kyc in banking

KYC in Banking: The Role of Identity Verification in Mitigating Risk and Ensuring Compliance

So far, we have discussed KYC and AML in our previous articles. Undeniably, it is closely related to banking and a mandatory requirement. Today, we shall discuss how KYC in Banking supports the AML and helps in Risk Mitigation. Also, we will be discussing regulations for KYC and AML compliance for banks in detail with real-life examples of a few international banks.

What is KYC in Banking?

KYC (Know your Customer) is a mandatory process for the identity verification of customers when opening up a bank account. Simply, the clients are required to be honest about their identity. Banks might refuse the client for their services or simply report a suspicious client to the authorities. So, KYC and AML compliance is the most imperative part of Banking. Initially, when a bank account is opened, the client is required to verify the identity of a real person. After verification of the identity of the UBO (Ultimate Beneficial Owner), the Bank allows its services to be rendered.

Importance of KYC in Banking Sector

Firstly, the importance of KYC becomes evident in the Banking sector. Apparently, the Banking sector relies on the KYC and AML for the mitigation of FinCrime and secure services to clients. Globally, the banks define their KYC processes to ensure that the Anti-Fraud mechanisms work. Also, risk monitoring and regulating safe and secure finance is another goal of KYC in Banking sector. Following are a few important points related to the KYC process in banking;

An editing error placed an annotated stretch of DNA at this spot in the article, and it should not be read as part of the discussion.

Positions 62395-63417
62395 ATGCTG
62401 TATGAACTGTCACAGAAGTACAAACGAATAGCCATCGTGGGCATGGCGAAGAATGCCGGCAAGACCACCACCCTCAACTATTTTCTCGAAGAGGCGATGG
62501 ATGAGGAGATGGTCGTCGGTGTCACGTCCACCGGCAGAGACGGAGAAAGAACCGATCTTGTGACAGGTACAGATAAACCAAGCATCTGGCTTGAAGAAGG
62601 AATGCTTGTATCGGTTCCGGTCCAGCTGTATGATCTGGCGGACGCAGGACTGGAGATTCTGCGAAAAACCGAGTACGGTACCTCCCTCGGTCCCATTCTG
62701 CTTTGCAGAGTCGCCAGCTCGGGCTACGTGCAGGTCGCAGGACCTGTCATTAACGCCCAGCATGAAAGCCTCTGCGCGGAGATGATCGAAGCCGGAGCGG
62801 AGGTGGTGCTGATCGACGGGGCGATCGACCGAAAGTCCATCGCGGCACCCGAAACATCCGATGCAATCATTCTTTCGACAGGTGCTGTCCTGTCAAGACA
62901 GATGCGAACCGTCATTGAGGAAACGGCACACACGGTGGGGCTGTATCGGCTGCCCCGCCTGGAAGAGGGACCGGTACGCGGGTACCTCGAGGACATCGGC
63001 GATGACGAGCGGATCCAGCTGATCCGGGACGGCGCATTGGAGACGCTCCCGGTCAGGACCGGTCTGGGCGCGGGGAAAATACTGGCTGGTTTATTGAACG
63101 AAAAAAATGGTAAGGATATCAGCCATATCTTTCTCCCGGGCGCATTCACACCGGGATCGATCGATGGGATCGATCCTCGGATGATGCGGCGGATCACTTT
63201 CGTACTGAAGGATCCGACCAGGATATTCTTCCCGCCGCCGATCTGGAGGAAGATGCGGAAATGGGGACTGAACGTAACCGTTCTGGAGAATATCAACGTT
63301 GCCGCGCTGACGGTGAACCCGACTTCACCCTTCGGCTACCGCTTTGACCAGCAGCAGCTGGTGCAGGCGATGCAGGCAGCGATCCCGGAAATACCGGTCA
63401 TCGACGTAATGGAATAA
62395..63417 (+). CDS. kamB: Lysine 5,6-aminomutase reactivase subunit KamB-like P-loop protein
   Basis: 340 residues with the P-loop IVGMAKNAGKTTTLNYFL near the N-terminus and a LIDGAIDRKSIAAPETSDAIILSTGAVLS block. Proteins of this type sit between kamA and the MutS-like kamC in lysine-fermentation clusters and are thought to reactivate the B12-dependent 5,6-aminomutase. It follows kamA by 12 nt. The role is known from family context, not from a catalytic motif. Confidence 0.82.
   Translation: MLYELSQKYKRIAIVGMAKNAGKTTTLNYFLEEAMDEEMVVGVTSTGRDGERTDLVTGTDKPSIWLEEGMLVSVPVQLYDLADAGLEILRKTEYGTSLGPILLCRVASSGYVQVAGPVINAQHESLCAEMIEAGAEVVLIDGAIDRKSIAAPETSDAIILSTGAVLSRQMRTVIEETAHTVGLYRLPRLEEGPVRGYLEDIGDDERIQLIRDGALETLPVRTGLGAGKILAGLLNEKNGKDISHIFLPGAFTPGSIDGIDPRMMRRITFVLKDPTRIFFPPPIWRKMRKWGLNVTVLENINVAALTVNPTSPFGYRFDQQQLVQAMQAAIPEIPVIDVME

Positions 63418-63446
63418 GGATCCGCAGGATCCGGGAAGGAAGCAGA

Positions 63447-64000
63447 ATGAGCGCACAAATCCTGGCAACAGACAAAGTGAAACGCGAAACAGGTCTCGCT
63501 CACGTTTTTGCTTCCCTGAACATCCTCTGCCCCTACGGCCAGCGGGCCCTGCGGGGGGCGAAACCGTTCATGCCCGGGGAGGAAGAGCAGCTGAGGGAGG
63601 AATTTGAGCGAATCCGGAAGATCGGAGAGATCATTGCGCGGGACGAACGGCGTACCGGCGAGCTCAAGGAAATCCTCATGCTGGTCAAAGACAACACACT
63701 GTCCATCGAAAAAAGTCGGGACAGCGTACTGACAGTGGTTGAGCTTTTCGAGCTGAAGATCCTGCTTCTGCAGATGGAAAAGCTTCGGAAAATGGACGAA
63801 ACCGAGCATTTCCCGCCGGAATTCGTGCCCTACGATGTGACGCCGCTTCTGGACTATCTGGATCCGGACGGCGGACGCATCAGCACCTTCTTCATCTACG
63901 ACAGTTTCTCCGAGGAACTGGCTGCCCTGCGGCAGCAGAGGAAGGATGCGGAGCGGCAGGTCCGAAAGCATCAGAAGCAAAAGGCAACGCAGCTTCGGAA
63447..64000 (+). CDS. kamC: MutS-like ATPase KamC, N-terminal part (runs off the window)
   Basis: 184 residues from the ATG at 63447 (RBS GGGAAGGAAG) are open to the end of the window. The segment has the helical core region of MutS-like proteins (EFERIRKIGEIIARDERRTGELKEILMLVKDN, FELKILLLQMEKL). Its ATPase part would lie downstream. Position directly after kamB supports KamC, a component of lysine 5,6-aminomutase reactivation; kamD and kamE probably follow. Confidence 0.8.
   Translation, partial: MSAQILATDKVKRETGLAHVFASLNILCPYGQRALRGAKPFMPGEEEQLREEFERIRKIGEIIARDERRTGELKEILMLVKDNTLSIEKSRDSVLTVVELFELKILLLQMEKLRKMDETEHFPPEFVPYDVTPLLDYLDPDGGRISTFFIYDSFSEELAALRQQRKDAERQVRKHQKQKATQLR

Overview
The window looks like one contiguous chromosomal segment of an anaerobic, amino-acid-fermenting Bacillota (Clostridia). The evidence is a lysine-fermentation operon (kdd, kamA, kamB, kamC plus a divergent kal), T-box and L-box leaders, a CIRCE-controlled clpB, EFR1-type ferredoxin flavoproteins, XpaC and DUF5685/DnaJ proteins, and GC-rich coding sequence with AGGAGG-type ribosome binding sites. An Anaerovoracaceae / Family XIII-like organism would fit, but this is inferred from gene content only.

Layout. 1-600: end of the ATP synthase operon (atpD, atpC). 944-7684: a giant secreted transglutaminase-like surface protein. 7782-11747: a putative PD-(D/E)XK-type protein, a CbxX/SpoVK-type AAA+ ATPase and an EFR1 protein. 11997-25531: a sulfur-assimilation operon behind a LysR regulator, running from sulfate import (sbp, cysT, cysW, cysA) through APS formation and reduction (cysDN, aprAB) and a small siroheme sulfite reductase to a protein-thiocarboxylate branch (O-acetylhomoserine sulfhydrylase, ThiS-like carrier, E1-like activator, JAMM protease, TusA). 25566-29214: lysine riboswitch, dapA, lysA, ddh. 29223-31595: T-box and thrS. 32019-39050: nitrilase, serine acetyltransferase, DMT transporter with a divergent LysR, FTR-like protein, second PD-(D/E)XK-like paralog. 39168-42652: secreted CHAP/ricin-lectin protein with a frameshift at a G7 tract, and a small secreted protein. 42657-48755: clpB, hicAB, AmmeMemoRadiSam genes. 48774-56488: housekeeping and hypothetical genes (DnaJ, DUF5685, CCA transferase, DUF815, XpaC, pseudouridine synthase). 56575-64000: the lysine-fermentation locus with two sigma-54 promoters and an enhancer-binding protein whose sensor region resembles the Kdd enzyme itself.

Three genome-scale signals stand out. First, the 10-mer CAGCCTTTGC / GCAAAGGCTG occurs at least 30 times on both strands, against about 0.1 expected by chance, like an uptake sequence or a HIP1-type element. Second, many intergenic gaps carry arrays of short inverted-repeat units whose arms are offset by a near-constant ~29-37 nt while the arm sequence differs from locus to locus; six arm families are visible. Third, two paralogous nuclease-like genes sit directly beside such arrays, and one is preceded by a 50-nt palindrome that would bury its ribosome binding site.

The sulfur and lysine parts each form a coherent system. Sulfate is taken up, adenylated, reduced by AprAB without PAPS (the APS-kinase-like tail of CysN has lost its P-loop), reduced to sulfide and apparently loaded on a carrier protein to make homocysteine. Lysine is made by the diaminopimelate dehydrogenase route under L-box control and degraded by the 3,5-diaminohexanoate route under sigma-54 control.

• Customer Onboarding procedures are highly supportive in the prevention of Money Laundering and Anti-Terrorism Activities.
  • Similarly, Electronic KYC (eKYC) uses the latest techniques and procedures that ensure the robustness and effectiveness of the KYC system. ID card verification, Face Recognition, Biometric Verification and Proof of Address are an example of these.
  • Almost all banks need to stay compliant with KYC regulations at all times. Hence, the responsibility of educating the client about KYC compliance lies with the banks.
  • Failing to comply with the KYC banking regulations can lead to serious penalties and fines from law enforcement agencies.

A decade of foundations to implement KYC in Banking

From (2008-2018) heavy fines and sanctions were imposed in the US, the Middle East, European Union and Asia. Mainly, the fines were imposed due to non-compliance with the KYC/AML regulations. An estimate for these fines sums up to $26 Billion within the said period. Moreover, Thales Group revealed that $1.6 billion to $ 4 trillion is laundered by criminals annually in the US alone. Therefore, the KYC and CDD are becoming stricter than before.